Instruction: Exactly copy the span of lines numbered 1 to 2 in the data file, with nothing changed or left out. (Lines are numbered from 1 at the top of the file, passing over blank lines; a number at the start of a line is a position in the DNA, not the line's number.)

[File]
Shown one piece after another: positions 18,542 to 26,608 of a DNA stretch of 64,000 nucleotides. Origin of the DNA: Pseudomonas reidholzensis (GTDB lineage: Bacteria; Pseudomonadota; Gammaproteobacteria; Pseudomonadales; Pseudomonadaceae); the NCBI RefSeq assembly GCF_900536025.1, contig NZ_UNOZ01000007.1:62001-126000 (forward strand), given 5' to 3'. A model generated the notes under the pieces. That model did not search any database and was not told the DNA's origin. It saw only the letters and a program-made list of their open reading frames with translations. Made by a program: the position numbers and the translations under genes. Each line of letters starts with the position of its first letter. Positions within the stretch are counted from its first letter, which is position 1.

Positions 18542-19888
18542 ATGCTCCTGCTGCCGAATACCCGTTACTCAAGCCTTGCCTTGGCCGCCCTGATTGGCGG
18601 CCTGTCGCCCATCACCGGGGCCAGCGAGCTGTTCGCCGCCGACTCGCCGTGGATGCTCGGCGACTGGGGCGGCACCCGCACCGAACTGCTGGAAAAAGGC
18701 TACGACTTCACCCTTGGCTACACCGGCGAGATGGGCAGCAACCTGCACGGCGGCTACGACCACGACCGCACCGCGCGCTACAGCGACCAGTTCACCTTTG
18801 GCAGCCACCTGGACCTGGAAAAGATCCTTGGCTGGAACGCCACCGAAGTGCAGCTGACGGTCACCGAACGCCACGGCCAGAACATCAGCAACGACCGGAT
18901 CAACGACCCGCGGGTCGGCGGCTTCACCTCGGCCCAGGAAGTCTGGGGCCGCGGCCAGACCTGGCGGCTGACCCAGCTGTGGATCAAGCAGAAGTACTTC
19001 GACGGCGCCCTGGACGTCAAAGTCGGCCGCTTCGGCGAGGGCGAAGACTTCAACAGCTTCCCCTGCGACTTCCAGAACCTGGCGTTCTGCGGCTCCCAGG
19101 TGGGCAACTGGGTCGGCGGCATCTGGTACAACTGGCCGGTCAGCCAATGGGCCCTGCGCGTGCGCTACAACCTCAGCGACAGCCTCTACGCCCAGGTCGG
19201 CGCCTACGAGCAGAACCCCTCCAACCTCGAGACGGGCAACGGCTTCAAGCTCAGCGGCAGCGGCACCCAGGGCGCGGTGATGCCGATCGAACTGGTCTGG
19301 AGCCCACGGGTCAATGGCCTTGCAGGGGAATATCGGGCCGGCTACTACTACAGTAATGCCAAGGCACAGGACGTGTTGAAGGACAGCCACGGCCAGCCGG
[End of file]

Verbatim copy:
Shown one piece after another: positions 18,542 to 26,608 of a DNA stretch of 64,000 nucleotides. Origin of the DNA: Pseudomonas reidholzensis (GTDB lineage: Bacteria; Pseudomonadota; Gammaproteobacteria; Pseudomonadales; Pseudomonadaceae); the NCBI RefSeq assembly GCF_900536025.1, contig NZ_UNOZ01000007.1:62001-126000 (forward strand), given 5' to 3'. A model generated the notes under the pieces. That model did not search any database and was not told the DNA's origin. It saw only the letters and a program-made list of their open reading frames with translations. Made by a program: the position numbers and the translations under genes. Each line of letters starts with the position of its first letter. Positions within the stretch are counted from its first letter, which is position 1.

Positions 18542-19888